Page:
The Justices agreed to hear an appeal by the federal government in United States v. Davila (12-167), testing what the remedy is to be in a plea-bargained criminal case when a federal judge had some role leading up to agreement on the plea deal. The Eleventh Circuit Court ruled that, if the judge (in this case, a magistrate judge) has any role whatsoever in the plea talks, the guilty plea that resulted must be thrown out. The government petition argued that the guilty plea should be overturned only if the judge’s participation had resulted in prejudice to the accused.2. Openings were conducted on Friday before Judge Scola in the Pakistani Taliban case. The case is moving at an incredible clip. Voir dire in a couple days, and each party only requested 20 minutes for opening statements. The Herald coverage, via Jay Weaver:
Hafiz Khan, a hunched man with a flowing white beard, was called the “Santa Claus imam” by the youngsters who attended his modest Flagler Mosque in Miami.
But on Friday, a federal prosecutor portrayed the 77-year-old Muslim cleric as an evil man who spewed hateful words about his adopted country and funneled at least $50,000 to support the Pakistani Taliban terrorist organization in violent attacks against U.S. interests overseas.
His goal, Assistant U.S. Attorney John Shipley said in opening statements of Khan’s terrorism trial, was to help arm the Taliban militants with weapons for their mission to topple the Pakistan government and carry out terrorist attacks against the U.S. military abroad.
“This is no man of peace,” Shipley told the 12-person federal jury Friday. “This is not a religious leader that any of you would respect.’’
Hafiz Khan’s attorney, Khurrum Wahid, said in opening statements that prosecutors have created a “caricature” of his client, asserting that his words were “hyperbole” and “contrary” to the Taliban’s violent campaign. Wahid said his client was driven by a “love” for the people in the Swat Valley region of Pakistan, near the Afghanistan border, where he was born and raised before becoming a Muslim leader and founder of a madrassa religious school.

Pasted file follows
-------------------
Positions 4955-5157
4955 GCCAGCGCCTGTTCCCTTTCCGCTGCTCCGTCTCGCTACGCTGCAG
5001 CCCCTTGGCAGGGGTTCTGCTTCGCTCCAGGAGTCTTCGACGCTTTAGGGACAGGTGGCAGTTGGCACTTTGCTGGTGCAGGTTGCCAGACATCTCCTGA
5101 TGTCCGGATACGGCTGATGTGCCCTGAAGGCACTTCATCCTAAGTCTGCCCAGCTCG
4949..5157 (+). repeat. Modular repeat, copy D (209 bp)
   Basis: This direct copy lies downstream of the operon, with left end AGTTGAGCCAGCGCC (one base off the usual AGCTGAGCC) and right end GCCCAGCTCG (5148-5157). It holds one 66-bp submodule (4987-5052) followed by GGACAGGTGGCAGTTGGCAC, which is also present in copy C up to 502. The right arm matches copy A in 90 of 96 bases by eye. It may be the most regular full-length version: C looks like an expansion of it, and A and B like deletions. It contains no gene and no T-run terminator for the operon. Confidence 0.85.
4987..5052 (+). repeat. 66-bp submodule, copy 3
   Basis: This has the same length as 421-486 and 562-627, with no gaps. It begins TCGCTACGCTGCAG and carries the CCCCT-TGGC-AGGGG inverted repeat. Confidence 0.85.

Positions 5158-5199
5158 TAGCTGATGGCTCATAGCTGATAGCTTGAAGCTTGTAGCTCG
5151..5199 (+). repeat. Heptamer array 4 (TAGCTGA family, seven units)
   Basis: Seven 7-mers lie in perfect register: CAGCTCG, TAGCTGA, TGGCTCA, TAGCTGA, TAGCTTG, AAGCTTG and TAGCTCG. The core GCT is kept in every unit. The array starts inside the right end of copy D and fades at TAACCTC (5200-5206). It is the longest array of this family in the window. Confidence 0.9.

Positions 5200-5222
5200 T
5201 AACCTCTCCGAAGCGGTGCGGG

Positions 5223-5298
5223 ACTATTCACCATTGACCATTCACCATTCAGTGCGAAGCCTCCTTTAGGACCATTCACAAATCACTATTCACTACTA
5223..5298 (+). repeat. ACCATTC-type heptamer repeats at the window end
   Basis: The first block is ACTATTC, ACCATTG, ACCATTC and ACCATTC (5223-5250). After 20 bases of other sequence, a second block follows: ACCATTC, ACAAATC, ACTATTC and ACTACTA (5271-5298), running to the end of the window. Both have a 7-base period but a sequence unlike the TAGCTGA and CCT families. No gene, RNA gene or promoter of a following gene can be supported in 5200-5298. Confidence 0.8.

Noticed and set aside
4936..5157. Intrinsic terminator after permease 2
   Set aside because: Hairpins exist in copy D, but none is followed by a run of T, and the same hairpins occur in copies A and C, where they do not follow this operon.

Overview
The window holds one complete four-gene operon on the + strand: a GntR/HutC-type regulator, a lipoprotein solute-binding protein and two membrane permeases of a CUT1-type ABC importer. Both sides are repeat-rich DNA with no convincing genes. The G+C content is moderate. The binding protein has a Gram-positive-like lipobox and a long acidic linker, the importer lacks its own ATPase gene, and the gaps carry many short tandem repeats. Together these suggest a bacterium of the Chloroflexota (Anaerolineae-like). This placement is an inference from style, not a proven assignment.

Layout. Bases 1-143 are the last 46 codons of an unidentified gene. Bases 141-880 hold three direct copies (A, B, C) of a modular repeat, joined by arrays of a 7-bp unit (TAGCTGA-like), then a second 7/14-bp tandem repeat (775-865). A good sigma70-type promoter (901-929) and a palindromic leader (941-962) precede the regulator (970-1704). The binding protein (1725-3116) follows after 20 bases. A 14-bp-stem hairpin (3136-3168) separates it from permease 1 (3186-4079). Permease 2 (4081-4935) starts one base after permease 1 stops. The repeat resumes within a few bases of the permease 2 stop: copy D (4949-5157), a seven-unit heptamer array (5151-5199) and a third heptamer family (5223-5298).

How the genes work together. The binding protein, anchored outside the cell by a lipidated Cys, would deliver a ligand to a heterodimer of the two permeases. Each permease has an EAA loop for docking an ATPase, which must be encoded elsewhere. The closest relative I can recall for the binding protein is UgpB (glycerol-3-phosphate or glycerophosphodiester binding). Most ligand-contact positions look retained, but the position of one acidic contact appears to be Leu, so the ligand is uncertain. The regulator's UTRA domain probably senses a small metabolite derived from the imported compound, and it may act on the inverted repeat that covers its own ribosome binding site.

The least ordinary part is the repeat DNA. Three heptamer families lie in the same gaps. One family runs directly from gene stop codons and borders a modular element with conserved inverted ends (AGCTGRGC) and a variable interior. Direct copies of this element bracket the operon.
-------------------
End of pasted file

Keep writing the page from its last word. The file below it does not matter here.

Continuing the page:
“You’re going to hear he loved helping the poor and needy,” Wahid told jurors. “You’re going to hear he’s not pro-Taliban. In fact, it’s quite the contrary. ... You’re going to hearing of no evidence that the money went for guns. ...You’re going to hear it was for the madrassa, the love of his life.”3. Cops vs. Cops. Rick vs. Rick. The Altonaga trial is underway with Rick Del Toro and Rick Diaz battling it out. From Scott Hiaasen:
The younger Khan’s defense lawyer, Joseph Rosenbaum, minced the prosecution’s case against his client, saying that Izhar rarely came up in FBI-recorded phone conversations and was not personally responsible for sending any money to the Taliban.
Rosenbaum said that Izhar never heard a potentially incriminating voice mail message left on his answering machine by his father to pick up $300 from a South Florida donor, that the father said had been “approved for the mujahideen,” or Taliban militants.
A pair of veteran Miami narcotics detectives testified in federal court Friday against their former supervisor, accusing Sgt. Raul Iglesias of scheming to plant cocaine on a suspect and once carrying what appeared to be a bag of crack in his personal bag.
Detectives Suberto Hernandez and Luis Valdes told jurors that Iglesias asked the pair if they had any “throw-down dope” to plant on a drug suspect after a search of the man during a Jan. 27, 2010, surveillance operation turned up no drugs.
“He looked at myself and Hernandez and he asked for throw-down dope,” said Valdes, an officer for nearly nine years. “I said, ‘We don’t do that here. Nobody on this team does it.’ ”
Iglesias, 40, is on trial facing nine counts of conspiracy to possess cocaine, violating suspects’ civil rights, obstruction of justice and making false statements. The charges stem from what federal prosecutors have described as four separate incidents of misconduct over a four-month period in 2010, when Iglesias led a team in the police department’s Crime Suppression Unit, which targets street-level drug sales.***But under cross-examination from Iglesias’ lawyer, Rick Diaz, Valdes conceded that he did not see Martinez hand the drugs to Iglesias. Nor did he see Iglesias plant the baggie on Rafael Hernandez. Iglesias told the detectives he found the drugs in the back pocket of Rafael Hernandez’s jeans — though neither detective saw Iglesias search the suspect.
Diaz challenged the detectives’ stories and suggested that Iglesias simply found evidence that Detective Hernandez had overlooked. The lawyer questioned how thorough Hernandez was in his search, noting that, in a case in 2004, the detective had failed to find drugs on a suspect who was later found to be carrying them.
And in an interview with Internal Affairs detectives and an FBI agent in May 2010, Diaz told the jury, Detective Hernandez described his search of the suspect as merely a “pat down” — a less intrusive type of search that does not include searching the contents of a suspect’s pockets.
Valdes and Hernandez also said they once saw a bag of what appeared to be crack cocaine in a military-style bag that Iglesias owned. They said the bag was not marked as evidence or part of a police-issued “sting kit” used when officers pretend to be drug dealers in reverse stings. But Diaz argued that the bag may have contained “sham” drugs or household items that merely looked like drugs.
If the detectives thought Iglesias was carrying illegal drugs or planting evidence, Diaz asked, then why didn’t the officers complain to their superiors, or even arrest Iglesias?